3.1.1 PPRNet We used a cross-sectional study of diagnostic accuracy design, analyzing data from the longitudinal PPRNet database. PPRNet was established in 1995 as a collaborative effort between the Department of Family Medicine at the Medical University of South Carolina (MUSC), Practice Partner/McKesson in Seattle, WA and participating primary care and internal medicine practices. PPRNet is a practice based research network (PBRN) that strives to improve the quality of healthcare in its member practices by; turning clinical data into actionable information, empirically testing theoretically sound quality improvement interventions, and disseminating successful interventions to primary care providers across the country. Currently PPRNet has 151 physician practices, representing over 1068 health care providers, and approximately 1.4 million patients located in 38 states. All of PPRNet's member practices currently use McKesson's Practice Partner, Lytec or Medisoft's EHR systems. These data are extracted and sent to PPRNet on a quarterly basis. Data are then cleaned, appended to the longitudinal database and analyzed to produce quality improvement reports on 65 clinical quality measures (CQM). These quality measures include ten diabetes mellitus measures and track the quality of care on several other common conditions such as cardiovascular disease, respiratory disease with other focuses on women's health, cancer screening, immunizations, mental health, substance abuse, and medication safety. 3.1.2 Study population This eligible patient population was comprised of active patients from 115 PPRNet practices that sent their fourth quarter data extract in January 2014. A patient was defined as active if he/she had a visit within 1 year and was not designated with a deceased or inactive status. A visit was determined by a progress note title that did not include text indicating a cancelled appointment or no show. Similarly, in either approach, the recorded data must not be designated with an inactive status or a resolved 3.1.3 Inclusion and exclusion criteria The electronic health record of all active patients ≥ 18 years of age were evaluated for an active diagnosis of type 2 diabetes mellitus made within the last 2 years. Measurement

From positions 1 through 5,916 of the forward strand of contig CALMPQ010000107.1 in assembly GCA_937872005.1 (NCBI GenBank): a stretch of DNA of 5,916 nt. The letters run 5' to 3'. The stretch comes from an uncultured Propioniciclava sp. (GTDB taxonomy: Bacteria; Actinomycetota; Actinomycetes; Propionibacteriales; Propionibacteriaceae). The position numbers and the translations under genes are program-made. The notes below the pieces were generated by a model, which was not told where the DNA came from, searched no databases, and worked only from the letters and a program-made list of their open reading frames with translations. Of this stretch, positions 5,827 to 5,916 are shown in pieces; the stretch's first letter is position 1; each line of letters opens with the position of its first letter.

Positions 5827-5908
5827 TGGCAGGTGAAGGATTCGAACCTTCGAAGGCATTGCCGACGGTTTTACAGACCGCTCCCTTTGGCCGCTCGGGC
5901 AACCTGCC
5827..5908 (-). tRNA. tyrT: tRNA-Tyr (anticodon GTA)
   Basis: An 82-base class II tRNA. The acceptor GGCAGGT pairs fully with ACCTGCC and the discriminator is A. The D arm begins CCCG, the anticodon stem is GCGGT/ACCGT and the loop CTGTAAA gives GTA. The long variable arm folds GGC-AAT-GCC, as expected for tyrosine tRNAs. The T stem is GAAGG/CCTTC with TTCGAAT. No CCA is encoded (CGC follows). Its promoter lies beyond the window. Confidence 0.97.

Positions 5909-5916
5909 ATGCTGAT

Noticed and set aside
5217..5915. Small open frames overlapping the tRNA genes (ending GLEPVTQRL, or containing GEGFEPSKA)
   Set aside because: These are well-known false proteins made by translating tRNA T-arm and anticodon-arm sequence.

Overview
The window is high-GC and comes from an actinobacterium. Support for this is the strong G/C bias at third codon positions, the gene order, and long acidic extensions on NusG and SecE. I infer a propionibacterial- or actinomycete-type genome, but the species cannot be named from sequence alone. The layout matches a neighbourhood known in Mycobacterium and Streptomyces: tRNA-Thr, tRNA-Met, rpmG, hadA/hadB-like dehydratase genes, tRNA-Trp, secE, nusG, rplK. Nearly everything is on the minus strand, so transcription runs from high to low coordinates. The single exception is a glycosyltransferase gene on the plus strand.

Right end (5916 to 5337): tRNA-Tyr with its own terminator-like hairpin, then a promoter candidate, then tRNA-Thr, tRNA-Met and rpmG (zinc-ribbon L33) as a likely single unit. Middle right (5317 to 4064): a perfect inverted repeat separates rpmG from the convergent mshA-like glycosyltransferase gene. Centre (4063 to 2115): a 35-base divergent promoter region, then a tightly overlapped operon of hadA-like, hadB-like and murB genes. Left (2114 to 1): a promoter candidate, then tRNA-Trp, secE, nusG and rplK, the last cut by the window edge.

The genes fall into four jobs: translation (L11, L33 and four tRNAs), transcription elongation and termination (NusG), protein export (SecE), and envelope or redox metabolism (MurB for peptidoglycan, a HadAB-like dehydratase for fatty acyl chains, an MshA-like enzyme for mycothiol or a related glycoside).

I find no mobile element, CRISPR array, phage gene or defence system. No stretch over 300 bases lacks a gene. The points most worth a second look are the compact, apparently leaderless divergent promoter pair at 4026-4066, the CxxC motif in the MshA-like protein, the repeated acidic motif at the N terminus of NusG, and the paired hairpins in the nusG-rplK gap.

The aims of this study were to assess DM diagnosis in a database of electronic medical records using 3 methods: NLP, Miller's protocol, and ICD-9 codes. NLP is a newer method that uses an algorithm based on unstructured text data, while the other two methods have been used in the past. 3.2.1 Unstructured text evaluation The unstructured text algorithm utilizes NLP techniques for automated identification of diagnoses. We first developed common text variations of DM, including full diagnosis names, ICD-9 codes, abbreviations, synonyms, and common misspellings. These 341 text string variations were then compared to the free text data, flagging possible diagnoses of type 2 DM and suggesting a corresponding ICD-9 code. All flagged diagnoses with a frequency of 4 or more were then manually reviewed by a research assistant for correctness. Text strings were then either classified as definite diagnoses of type 2 DM, or excluded from future analysis. These text string classifications were then reviewed by a clinician for accuracy. This review process is conducted on a quarterly basis. Each quarter, only new text variations, with a frequency greater than 3 are flagged for manual review. Currently, the PPRNet database contains 13,231 text variants included as DM. 3.2.2 Structured data evaluation The coded, structured data evaluation algorithm we used is based on Miller's definition for DM identification in a VA population [Miller 2004]. This criterion included a prescription for a diabetes medication in the current year and/or 2 or more recorded type 2 diabetes ICD-9 diagnostic codes within a 24-month period. As of January, 2014, the PPRNet database contained data through December 31, 2013 from 115A practices. The DM codes included for analysis were comprised of the following ICD-9 codes; 250(excluding type 1 codes), 357.2, 362.01, 362.02, 366.41. These were extracted from the 4 code fields within the EHR. The medications included for DM treatment will be taken from the most current Treatment Guidelines from The Medical Letter. The DM medications included in the analysis are listed in Table 2 .